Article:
The Boyfriend Project is a practically perfect contemporary romance. I cannot wait to explore other books from the author.

Book Review: In His Kiss (Unrequited) by Ava Alise

In His Kiss is the first book in the Unrequited series by Ava Alise. "This was a mistake" were the words that sunk my entire world. Jordan should have been my first, he was already my everything. My best friend, my secret crush. We were closer than siblings. Our family's weaved together an intricate pattern of lines never meant to be crossed, until that night. We had a bit too much to drink and the heated way he stared at me made me feel that we could finally be something more. Things got a little out of hand and once the kissing started I didn't want it to stop. The time felt right and I gathered courage and told him how I felt. If only I knew how awkward things would be the next morning.

In His Kiss 
is a book that had me almost constantly holding my breath waiting for something horrible to happen- and each time the the issue was less horrible than I expected. It is emotionally charged and draining, but in the best way. Xia and Jordan have been best friends forever, and each crushing on the other almost as long. When things heat up the insecurities and family struggles they each have are the first barriers to their happiness, but not the last. I do love that they talk to each other, even if they delay it too often. There is just so much going on for all the characters, and one of the twists I considered right away- but some of the moments were really unexpected. Their friends and family are also well developed, and have so much going on in their own stories. I will admit that there were moments that I found Xia and her reactions to be immature, but this is also about college age characters and their is self-awareness about maturity levels that really balanced out those moments of annoyance.  I am invested in this circle of individuals, and am very much looking forward to the next book, which the afterward promised me. 

In His Kiss is an intense read with a happy ending. I enjoyed the read and look forward to more.

Book Review: Coffee Girl (Coffee) by Sophie Sinclair

Coffee Girl is the first book in a contemporary romance series by Sophie Sinclair. Mackenzie “Kiki” Forbes finds herself in a pickle. Either become her snarky sister’s nanny, or move halfway across the country to work as assistant-to-the-stylist of a country music star. Neither job sounds ideal, although bedazzling cowboy boots may be a hell of a lot more interesting than ironing her brother-in-law’s underwear. But life on the road as the errand coffee girl for a sold-out tour leaves much to be desired. That is, until Kiki meets her sinfully sexy new boss’s boss. Tatum Reed’s career is flying high. He’s up for country music’s Entertainer of the Year and he’s headed out on a nationwide sold-out tour. So why does he feel like it’s all about to implode? His superstar ex-girlfriend seems determined to make his life difficult, his opening act is a handful, and the new girl on his tour, the feisty brunette, is quickly getting under his skin. In this crazy world of show business Tatum needs to learn who he can trust, but that doesn’t come easily, because the one person who holds all the cards may just throw them down and walk away.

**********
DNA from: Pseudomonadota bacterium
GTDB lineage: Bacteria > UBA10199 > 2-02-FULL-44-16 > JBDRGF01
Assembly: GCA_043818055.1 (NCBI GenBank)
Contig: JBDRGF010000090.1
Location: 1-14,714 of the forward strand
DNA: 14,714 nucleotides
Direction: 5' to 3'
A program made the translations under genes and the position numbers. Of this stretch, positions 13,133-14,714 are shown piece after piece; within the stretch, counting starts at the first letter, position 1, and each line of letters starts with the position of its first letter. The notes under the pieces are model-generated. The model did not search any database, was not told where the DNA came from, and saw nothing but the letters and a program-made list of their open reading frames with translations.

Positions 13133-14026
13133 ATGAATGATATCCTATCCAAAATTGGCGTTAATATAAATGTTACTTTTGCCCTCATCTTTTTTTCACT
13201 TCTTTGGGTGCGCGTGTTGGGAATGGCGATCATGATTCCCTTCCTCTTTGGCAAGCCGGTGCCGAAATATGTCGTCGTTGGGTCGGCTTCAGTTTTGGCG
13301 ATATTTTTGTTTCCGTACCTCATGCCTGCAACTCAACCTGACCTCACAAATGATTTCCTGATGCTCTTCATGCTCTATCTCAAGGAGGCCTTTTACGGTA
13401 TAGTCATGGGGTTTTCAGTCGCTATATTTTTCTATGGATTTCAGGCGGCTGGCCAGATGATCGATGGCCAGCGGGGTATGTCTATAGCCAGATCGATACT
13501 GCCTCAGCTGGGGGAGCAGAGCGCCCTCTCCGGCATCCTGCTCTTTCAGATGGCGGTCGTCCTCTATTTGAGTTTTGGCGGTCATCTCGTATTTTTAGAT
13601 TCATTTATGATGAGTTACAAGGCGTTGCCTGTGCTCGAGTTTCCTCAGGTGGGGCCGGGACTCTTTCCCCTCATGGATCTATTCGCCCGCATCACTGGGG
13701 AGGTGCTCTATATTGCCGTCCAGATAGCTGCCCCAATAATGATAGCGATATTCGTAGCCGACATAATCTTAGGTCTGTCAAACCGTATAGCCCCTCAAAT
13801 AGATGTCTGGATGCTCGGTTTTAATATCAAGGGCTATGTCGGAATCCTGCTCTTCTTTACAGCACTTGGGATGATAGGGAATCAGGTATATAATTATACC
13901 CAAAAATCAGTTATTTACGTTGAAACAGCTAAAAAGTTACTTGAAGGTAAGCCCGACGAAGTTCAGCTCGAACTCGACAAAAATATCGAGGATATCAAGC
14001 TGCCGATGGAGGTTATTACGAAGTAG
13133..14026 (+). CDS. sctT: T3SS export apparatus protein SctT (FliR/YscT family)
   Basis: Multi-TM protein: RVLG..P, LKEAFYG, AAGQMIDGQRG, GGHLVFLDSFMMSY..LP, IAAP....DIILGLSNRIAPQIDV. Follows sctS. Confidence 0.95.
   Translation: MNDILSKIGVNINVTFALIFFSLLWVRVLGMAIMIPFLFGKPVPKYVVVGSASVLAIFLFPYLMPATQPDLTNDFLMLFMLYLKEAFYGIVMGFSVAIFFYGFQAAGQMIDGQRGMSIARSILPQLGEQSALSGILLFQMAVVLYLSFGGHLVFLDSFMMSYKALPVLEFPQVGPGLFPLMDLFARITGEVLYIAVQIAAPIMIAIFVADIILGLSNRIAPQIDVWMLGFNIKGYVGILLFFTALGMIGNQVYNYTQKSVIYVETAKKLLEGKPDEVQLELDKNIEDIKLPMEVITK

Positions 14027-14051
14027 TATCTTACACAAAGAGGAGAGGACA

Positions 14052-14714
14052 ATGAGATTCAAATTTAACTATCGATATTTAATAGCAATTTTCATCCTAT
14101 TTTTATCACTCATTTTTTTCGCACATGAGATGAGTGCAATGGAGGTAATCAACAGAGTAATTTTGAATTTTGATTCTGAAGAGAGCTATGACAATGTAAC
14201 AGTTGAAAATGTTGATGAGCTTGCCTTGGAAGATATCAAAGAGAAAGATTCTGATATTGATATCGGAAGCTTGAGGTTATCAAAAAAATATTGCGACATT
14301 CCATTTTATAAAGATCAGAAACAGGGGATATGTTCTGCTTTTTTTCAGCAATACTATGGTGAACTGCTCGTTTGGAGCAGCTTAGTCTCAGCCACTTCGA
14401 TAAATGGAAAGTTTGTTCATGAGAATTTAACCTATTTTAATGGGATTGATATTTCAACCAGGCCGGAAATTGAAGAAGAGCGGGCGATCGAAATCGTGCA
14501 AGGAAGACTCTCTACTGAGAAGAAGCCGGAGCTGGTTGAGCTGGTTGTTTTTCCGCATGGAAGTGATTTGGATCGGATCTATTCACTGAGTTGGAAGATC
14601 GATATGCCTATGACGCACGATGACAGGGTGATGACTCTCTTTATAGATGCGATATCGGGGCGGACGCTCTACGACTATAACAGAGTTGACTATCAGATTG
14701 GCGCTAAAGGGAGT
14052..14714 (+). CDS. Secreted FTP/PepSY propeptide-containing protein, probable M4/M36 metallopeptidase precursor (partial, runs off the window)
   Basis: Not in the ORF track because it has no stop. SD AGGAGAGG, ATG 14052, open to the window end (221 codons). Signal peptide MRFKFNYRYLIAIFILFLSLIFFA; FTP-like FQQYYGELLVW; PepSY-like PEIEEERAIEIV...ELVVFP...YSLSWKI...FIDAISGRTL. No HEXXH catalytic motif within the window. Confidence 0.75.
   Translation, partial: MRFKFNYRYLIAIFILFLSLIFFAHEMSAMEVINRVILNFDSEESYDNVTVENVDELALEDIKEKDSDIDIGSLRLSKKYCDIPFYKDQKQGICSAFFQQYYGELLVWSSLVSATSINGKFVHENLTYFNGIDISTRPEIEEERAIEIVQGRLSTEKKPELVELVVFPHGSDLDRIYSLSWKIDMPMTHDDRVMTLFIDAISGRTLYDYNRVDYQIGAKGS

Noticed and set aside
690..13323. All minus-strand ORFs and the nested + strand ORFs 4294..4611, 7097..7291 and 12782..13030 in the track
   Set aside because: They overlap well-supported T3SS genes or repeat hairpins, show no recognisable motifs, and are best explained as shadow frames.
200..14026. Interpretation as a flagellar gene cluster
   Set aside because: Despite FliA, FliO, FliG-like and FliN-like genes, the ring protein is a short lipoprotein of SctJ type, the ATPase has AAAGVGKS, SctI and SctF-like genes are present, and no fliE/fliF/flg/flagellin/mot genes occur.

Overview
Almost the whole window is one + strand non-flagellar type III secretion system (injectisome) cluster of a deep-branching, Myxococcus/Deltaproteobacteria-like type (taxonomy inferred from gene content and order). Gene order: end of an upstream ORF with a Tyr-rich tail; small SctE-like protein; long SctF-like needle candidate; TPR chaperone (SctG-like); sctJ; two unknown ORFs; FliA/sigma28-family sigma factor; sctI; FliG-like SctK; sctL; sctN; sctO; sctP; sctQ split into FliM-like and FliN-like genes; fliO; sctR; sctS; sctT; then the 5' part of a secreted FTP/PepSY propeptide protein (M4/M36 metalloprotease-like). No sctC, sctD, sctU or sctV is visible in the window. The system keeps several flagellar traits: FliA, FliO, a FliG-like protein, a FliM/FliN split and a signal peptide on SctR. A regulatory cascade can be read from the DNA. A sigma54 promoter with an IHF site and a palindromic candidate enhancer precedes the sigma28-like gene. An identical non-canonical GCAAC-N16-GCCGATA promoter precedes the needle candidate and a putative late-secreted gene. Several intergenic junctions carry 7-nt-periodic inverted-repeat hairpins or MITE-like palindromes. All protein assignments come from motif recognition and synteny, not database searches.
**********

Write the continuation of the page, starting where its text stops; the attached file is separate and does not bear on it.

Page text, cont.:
Coffee Girl is a book that captured my attention pretty quickly. It started off great, Kiki and her reactions were both sweet and snarky in turn. Her situation, and reactions, were well done and relatable. I liked Tatum too. He is smart and funny, and despite talking a good game he was sweet and just as vulnerable as Kiki. I liked the set up, and how they handled it. The cast of secondary characters were very well done, and I was engaged in their well-being. I will admit that I shared some of the annoyance as the secondary characters with Kiki's self doubt. and that there were a few moments that I felt like the pacing stumbled. However, I think the characters and the crisis of the romance were very well planned- and I really liked how respect for each other and the bonds of friendship were important aspects of the story.  

Coffee Girl is a solid romance that balances laughs, angst, and heat.

Book Review: Gut Feeling by Victoria Browne